We could not help but share this letter from the astounding student Erica Eliza Smith.
“I just finished reading Claudette Colvin: Twice Towards Justice for the second time. The first time I read it was back in eighth grade (I’m a junior now) when I was trying to figure out what it meant to be a teenager in a world run by adults. This was the same year I read We Were There, Too! and It’s Our World, Too!
I believe that every book I’ve read has changed my life. But your books have changed my life more than any other book beyond certain religious texts and the books that taught me how to read. You’re the only author I’ve found who seems to care about young people who want to read about other young people.
Young people do have stories worth telling. I understand that my school textbooks will never devote a significant number of pages to young people for the same reasons they don’t talk all that much about women or people of color. Paper and class time is limited. We can only cover the presidents and generals. But that doesn’t mean we weren’t there too. That doesn’t mean we didn’t witness historical events at the very least. And there are always untold stories about people like Claudette who changed things.
I feel like youth are the most neglected of any demographic group. My school offers a women’s history class, which I’ll take next year, and all but one of the movies we watched in U.S. History this year featured African Americans. But so far as young people are concerned, we have Sacagawea and Emmett Till. I wish they’d include more stories about youth. It would help us see history as our story instead of something that happened to old dead guys.
Reading your books, especially We Were There, Too! felt like going through a treasure trove. Here was a young person for all my favorite pieces of history. The sweatshops of the Industrial Revolution. The women’s suffrage movement. The Salem Witch Trials (I’m descended from an accused witch). The pioneer trails (them too). And more little slices of history I’d never given much thought to. I can’t thank you enough for bringing all these stories to light. Please know that your efforts to dig up these people and put them on a page was worthwhile. I recommend them to teenagers and adults alike. Keep writing great stories!”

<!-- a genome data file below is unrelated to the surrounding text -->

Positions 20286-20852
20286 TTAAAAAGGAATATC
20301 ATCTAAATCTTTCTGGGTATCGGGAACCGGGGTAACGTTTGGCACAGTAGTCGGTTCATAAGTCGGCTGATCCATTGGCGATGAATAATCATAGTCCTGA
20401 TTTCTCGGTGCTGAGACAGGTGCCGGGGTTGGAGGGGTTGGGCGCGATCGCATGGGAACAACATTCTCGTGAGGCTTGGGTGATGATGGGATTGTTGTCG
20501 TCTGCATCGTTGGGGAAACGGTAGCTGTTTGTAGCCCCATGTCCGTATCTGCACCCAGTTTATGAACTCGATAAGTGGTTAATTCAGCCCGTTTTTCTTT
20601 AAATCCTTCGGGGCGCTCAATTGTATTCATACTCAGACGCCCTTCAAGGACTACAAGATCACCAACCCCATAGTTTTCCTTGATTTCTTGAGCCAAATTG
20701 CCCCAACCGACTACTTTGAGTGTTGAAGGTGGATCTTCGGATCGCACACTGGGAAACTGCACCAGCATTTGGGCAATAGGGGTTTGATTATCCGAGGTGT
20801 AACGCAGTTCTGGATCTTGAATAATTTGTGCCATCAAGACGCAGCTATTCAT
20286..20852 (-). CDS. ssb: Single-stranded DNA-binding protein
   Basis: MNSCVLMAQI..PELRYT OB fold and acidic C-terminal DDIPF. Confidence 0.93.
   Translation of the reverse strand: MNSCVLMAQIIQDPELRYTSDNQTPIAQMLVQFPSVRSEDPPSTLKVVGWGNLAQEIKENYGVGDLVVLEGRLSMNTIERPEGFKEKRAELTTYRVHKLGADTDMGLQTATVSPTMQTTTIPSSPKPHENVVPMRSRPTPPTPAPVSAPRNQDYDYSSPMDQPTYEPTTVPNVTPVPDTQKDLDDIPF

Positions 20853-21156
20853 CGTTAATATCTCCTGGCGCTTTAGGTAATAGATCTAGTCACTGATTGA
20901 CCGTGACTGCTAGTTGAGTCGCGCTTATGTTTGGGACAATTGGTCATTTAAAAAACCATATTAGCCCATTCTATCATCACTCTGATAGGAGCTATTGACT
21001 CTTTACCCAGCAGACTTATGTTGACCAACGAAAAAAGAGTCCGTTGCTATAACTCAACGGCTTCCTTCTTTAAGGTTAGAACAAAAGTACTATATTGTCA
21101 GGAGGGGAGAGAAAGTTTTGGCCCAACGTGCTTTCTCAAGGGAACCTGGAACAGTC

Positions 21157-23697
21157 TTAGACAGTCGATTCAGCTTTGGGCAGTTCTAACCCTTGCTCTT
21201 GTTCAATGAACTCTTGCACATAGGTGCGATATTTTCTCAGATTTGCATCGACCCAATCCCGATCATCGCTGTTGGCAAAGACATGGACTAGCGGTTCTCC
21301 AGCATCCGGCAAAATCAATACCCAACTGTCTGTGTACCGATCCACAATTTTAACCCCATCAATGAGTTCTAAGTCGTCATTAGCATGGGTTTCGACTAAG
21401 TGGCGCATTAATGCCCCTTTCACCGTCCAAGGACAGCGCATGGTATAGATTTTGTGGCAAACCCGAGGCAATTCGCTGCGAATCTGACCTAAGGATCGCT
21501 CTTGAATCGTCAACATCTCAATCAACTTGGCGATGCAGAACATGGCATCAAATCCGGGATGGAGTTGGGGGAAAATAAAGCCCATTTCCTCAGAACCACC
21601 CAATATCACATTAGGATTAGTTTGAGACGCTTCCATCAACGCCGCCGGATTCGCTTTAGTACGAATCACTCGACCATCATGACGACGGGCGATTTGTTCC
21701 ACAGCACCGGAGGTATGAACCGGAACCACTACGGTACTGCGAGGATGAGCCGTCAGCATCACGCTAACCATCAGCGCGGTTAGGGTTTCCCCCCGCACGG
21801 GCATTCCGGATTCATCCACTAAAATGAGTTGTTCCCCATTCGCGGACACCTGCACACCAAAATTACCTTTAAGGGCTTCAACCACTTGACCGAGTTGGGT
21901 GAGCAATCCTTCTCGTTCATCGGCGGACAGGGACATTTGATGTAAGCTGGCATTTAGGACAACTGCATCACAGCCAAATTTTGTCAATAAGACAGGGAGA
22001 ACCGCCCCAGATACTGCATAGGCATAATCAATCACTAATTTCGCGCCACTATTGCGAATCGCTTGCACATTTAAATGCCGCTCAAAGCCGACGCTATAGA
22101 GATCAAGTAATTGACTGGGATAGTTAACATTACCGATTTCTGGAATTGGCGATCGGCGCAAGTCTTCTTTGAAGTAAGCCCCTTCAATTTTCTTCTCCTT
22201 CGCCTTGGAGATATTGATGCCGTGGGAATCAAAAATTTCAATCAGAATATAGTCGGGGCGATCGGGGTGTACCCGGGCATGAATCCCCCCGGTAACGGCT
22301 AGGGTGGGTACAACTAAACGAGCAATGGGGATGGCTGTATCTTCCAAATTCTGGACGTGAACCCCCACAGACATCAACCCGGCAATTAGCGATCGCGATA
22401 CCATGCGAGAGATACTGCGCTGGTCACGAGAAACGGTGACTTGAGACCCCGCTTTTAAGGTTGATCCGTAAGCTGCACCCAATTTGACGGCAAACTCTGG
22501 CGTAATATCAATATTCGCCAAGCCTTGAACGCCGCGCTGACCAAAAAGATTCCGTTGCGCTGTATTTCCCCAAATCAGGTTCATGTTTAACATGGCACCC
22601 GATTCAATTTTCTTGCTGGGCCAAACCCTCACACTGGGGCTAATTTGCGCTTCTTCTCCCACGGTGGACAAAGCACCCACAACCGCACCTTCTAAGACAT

This Q&A was excerpted from Jeannette Larson’s interview with author Phillip Hoose for BookLinks. Within the interview, Phil answers the frequently asked question of who his audience is, adult or young adult.
BookLinks: Most of your books are published for young people, but the information is so extensive that they’re also perfect for most adults. What makes your books, like Moonbird, for example, a book for children?
Phillip Hoose: Well, I don’t write for children. I write for myself; I write for my inner Phil, and that person has no age. I try to write good books for good readers using language accessible to adults and younger readers. I strive to provide a clear, compelling, suspenseful, and moving account of the subject. Any person of any age who wants to learn about the extinction of a species and the rise of environmental groups should be able to enjoy The Race to Save the Lord God Bird because all the research I did gave me a suspenseful story with strong characters.
I sort of moved into the young adult marketplace after I had made a name with We Were There, Too!, which was nominated for the National Book Award. That is something that doesn’t happen for many nonfiction books, and it got me a niche in the youth market. There are advantages to publishing books for the youth market—schools and libraries are main distribution points, and the American Library Association puts a bright spotlight on children’s books. But I present my books to a lot of adult audiences, too. Very few adults I meet seem to think the books are not for them.